Evaluating short- and long-term impacts of fuels treatments and simulated wildfire on an old-forest species

Douglas J. Tempel, R. J. Gutiérrez, John J. Battles, Danny L. Fry, Yanjun Su, Qinghua Guo, Matthew J. Reetz, Sheila A. Whitmore, Gavin M. Jones, Brandon M. Collins, Scott L. Stephens, Maggi Kelly, William J. Berigan, M. Zachariah Peery

Research output: Contribution to journalArticlepeer-review

37 Scopus citations


Fuels-reduction treatments are commonly implemented in the western U.S. to reduce the risk of high-severity fire, but they may have negative short-term impacts on species associated with older forests. Therefore, we modeled the effects of a completed fuels-reduction project on fire behavior and California Spotted Owl (Strix occidentalis occidentalis) habitat and demography in the Sierra Nevada to assess the potential short- and long-term trade-offs. We combined field-collected vegetation data and LiDAR data to develop detailed maps of forest structure needed to parameterize our fire and forest-growth models. We simulated wildfires under extreme weather conditions (both with and without fuels treatments), then simulated forest growth 30 years into the future under four combinations of treatment and fire: treated with fire, untreated with fire, treated without fire, and untreated without fire. We compared spotted owl habitat and population parameters under the four scenarios using a habitat suitability index developed from canopy cover and large-tree measurements at nest sites and from previously derived statistical relationships between forest structure and fitness (λ) and equilibrium occupancy at the territory scale. Treatments had a positive effect on owl nesting habitat and demographic rates up to 30 years after simulated fire, but they had a persistently negative effect throughout the 30-year period in the absence of fire. We conclude that fuels-reduction treatments in the Sierra Nevada may provide long-term benefits to spotted owls if fire occurs under extreme weather conditions, but can have long-term negative effects on owls if fire does not occur. However, we only simulated one fire under the treated and untreated scenarios and therefore had no measures of variation and uncertainty. In addition, the net benefits of fuels treatments on spotted owl habitat and demography depends on the future probability that fire will occur under similar weather and ignition conditions, and such probabilities remain difficult to quantify. Therefore, we recommend a landscape approach that restricts timber harvest within territory core areas of use (∼125 ha in size) that contain critical owl nesting and roosting habitat and locates fuels treatments in the surrounding areas to reduce the potential for high-severity fire in territory core areas.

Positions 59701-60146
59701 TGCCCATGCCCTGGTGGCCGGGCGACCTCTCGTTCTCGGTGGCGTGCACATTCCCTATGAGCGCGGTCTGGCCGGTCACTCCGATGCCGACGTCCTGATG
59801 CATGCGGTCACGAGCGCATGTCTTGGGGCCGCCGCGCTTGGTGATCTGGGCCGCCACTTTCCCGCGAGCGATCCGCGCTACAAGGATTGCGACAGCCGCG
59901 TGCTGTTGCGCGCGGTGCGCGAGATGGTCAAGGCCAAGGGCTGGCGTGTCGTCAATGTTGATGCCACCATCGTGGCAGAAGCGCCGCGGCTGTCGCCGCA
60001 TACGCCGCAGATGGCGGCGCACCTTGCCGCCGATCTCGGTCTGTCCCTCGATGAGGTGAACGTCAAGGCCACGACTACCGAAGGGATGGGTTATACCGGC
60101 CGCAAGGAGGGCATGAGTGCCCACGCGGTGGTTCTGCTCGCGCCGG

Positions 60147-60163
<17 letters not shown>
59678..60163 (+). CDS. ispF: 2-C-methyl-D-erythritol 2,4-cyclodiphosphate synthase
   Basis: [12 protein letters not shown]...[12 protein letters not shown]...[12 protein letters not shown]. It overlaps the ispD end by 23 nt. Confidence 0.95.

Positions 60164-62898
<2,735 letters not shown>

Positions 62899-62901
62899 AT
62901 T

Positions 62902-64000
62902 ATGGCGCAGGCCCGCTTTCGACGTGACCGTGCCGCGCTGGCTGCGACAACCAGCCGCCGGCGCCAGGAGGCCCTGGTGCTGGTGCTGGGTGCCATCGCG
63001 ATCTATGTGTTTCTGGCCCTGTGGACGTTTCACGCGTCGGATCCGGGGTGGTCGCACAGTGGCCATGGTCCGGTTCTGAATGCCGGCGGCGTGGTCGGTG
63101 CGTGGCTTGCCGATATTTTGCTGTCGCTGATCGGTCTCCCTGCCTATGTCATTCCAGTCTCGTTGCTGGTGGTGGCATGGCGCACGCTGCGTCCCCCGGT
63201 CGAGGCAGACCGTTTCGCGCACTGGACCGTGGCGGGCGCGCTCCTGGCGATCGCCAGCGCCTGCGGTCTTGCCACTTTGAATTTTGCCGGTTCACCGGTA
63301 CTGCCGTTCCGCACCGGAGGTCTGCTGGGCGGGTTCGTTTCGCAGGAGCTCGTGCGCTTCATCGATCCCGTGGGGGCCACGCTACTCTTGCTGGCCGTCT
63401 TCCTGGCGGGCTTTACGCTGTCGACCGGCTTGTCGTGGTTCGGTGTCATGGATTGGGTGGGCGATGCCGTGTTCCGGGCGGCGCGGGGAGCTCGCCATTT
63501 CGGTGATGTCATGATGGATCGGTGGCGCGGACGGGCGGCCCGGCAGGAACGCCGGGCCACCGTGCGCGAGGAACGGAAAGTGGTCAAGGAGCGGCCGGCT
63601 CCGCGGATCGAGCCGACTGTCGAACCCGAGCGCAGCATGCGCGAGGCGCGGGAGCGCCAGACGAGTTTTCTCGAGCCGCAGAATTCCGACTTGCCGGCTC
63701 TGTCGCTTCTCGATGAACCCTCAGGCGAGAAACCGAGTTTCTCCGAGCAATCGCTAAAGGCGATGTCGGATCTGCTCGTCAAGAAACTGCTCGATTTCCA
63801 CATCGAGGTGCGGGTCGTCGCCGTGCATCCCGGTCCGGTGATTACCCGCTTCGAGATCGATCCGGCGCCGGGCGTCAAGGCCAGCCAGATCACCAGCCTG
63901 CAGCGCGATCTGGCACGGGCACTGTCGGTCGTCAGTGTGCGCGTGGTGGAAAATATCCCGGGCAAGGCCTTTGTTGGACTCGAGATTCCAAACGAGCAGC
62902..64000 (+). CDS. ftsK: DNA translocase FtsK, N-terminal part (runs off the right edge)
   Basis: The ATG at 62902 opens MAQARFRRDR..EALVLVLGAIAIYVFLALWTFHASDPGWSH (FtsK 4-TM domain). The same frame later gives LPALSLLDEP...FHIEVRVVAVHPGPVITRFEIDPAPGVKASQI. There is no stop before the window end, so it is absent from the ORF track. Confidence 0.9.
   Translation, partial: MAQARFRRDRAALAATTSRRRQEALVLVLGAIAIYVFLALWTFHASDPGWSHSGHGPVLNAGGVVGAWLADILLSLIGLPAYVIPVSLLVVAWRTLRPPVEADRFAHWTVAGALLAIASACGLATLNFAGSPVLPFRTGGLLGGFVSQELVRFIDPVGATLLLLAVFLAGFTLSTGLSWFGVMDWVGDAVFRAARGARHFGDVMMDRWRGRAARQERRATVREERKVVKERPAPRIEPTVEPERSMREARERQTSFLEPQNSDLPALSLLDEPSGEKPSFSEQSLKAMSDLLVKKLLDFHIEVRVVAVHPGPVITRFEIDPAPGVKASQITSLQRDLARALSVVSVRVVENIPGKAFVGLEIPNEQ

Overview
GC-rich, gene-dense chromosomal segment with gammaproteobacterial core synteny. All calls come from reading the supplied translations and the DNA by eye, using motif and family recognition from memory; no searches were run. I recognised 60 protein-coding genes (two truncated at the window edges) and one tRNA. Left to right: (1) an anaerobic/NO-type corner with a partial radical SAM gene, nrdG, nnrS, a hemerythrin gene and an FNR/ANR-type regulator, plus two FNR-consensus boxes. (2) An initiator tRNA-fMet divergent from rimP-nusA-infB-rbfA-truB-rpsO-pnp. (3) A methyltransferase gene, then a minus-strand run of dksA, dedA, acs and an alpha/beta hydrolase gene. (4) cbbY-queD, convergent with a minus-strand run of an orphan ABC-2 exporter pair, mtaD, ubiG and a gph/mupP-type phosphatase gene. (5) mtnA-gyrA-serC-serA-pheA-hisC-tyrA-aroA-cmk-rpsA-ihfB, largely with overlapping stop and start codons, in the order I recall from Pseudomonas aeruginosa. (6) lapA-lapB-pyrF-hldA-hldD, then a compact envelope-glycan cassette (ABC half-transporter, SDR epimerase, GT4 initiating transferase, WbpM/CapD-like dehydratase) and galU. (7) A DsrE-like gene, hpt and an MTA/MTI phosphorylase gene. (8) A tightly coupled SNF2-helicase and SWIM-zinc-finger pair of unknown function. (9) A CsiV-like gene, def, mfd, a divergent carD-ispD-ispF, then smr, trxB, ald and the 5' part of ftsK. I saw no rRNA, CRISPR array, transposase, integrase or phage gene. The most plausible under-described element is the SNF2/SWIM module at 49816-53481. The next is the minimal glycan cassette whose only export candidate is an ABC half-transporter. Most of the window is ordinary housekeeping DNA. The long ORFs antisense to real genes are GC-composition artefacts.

Original languageEnglish (US)
Article number261
Issue number12
StatePublished - Dec 1 2015


  • California Spotted Owl
  • Fuels treatment
  • Habitat
  • Sierra Nevada
  • Strix occidentalis occidentalis
  • Territory fitness
  • Territory occupancy
  • Wildfire

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